Friday, January 08, 2016

Skyborne Jewels

kw: book reviews, nonfiction, animals, birds, hummingbirds, animal rescue, animal rehabilitation

Terry Masear rehabilitates distressed hummingbirds. She operates one of a handful of hummingbird rehabilitation "clinics" that is not run by the state of California. Her book Fastest Things on Wings: Rescuing Hummingbirds in Hollywood mingles powerful narrative with lyrical writing while taking us through a typical season.

Dr. Masear is a professor most of the year. By the middle of her Spring semester, baby hummingbirds begin being blown from nests, or they and their nests are inadvertently (or callously) cut out of trees during "spring cleanup", or adult birds amid full-tilt chick-raising duties bang into windows and cars and sustain other surprises. Various concerned folk bring them to her for care. Her home and its different levels of caged care, and a "graduating bird" aviary, fill up with as many as 50-100 birds at a time, as 150 or more pass through her routines of care on their way to full strength and release. At least, most of them do; a certain percentage are too badly injured or suffer radically improper "care" before desperate "rescuers" bring them to her as a last resort. Caring for hummingbirds is her summer "job", a costly one in terms of money and emotional stress and sheer physical labor.

Did you know that a growing baby hummingbird needs to eat at least 100 to 150 fruit flies daily to get adequate protein? The sugar water they get from backyard hummingbird feeders helps them keep up their energy levels for catching prey, as does the nectar they so avidly consume. Nectar, though, contains some protein and often has an extra amount from pollen that drops in. Sugar water? Nope. So they have to catch even more fruit flies. But the fast energy of sugar water has contributed to the booming population of these little jeweled flyers, particularly in temperate places like the Los Angeles basin.

The trouble comes when someone finds an injured bird and wants to help it get better, but feeds it only sugar water. It drinks it readily enough, but wastes away nonetheless. Or, possibly worse, someone who knows the bird needs protein tries to feed it house flies. They are too coarse and harsh. It'll snap them up, but its crop will fill up and get plugged, and without quick, expert action, it will starve to death. Only someone willing to buy browning bananas and let them rot and attract (and breed) fruit flies, and then lets the bird snatch them up, can hope to restore the bird's strength. Terry and her colleagues have a feeder mix with the right balance to feed them properly.

The bottom line? Call Terry or another specialized hummingbird shelter and take it there. I used the phrase "various concerned folk" above, and I do mean Various! The author has a chapter and more on her continual surprise at the people who bring her birds that need help…and some that won't. She spends at least as much time on the phone with people as she does with the birds in her care. Some people need to be talked through the best way to get a fallen or cut-off nest back to as nearly the same location where it was before. Others need to learn how to keep a bird alive overnight until they can bring it to her. Some need to be scolded for unconcern if they are too self-absorbed to do anything, saying, "Oh, well, maybe I'll just let nature take its course." Her retort, not always aloud, is "If you fell and broke a leg and were lying in the gutter, would you want every passer-by to "let nature take its course" until you died and were eaten by crows?"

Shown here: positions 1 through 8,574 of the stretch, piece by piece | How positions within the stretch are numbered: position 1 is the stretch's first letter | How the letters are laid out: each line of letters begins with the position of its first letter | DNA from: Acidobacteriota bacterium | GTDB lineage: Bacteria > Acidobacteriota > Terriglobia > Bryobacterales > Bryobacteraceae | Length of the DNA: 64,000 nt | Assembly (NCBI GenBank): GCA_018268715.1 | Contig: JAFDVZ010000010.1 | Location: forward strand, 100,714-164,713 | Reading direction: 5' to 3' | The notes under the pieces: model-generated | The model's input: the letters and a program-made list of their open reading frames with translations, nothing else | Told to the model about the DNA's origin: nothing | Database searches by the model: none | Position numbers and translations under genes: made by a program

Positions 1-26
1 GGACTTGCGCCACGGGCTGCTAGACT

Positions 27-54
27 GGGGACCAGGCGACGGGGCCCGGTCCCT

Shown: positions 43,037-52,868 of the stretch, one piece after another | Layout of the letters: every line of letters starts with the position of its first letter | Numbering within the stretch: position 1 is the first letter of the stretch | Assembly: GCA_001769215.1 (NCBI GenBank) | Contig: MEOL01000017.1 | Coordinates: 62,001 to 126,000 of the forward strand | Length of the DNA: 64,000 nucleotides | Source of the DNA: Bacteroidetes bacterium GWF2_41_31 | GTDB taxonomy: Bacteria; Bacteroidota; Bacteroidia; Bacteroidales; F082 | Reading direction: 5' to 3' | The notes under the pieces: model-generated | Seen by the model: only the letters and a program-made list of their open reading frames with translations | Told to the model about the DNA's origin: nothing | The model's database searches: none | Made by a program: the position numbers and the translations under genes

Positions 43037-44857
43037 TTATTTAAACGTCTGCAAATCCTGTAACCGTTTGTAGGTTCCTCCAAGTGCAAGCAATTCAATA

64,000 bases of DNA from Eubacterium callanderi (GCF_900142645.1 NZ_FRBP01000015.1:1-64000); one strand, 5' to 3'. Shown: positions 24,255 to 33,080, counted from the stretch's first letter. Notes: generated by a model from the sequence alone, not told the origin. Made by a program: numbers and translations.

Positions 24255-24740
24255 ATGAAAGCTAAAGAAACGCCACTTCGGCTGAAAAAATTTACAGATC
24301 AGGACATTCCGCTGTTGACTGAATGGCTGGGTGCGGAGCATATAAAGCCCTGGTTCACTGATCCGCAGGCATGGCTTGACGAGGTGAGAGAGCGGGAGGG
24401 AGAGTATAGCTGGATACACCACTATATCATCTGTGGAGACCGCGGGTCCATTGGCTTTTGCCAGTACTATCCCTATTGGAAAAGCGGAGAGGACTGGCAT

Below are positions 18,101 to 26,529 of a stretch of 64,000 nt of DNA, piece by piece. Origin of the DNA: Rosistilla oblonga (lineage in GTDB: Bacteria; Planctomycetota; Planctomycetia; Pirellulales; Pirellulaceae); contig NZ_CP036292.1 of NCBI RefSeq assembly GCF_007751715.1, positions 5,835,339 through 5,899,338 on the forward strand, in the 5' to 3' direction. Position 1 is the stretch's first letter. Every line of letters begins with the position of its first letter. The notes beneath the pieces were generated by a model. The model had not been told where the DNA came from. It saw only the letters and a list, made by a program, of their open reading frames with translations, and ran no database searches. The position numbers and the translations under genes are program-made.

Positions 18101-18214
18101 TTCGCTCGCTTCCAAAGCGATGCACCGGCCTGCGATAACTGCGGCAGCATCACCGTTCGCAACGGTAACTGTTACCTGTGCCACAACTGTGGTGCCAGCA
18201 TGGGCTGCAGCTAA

The fact is, hummingbirds have hazards enough in their lives in places without people. They have a great many more hazards in our suburbs and cities. Why let "nature take its course" when the bird's need for help was not "natural" in the first place? Who cut the branch out of the tree? Who put up a house with large, almost invisible windows for birds to crash into? Wildlife of all kinds dies more often in our presence than in places we are not.

Near the end of the summer "distressed bird" season, the state-run bird shelters have a policy to take in no new fledglings. So Terry and the other private facilities get them all. A mixed blessing, just as she is getting ready to teach a new semester. But by late Fall, her cages have emptied and she can devote herself to her students.

I don't know what it is like to hold a two-ounce hummingbird in hand; by the author's account it is enthralling. The only bird I rescued was a seagull caught in fishing line, and that's a bird strong enough to do some damage if it doesn't agree with being handled. But people of all kinds, of all social strata and niches, seem to have a specially soft place in their heart for hummingbirds. They fall under the bird's spell, bring it to someone like Terry, and often get positively teary with thanks for her help. She wrote of getting a call from Pomona, and the guy said he'd "be right there". It is usually about an hour's drive. He got there in 20 minutes, roaring up her driveway in a big motorcycle. She asked how he came so fast, and he said, "Carpool lane," handed her a spark plug box with a tiny injured bird inside, and roared off.

Hummingbirds are spellbinding. So is Dr. Masear's writing. Excellence in action.

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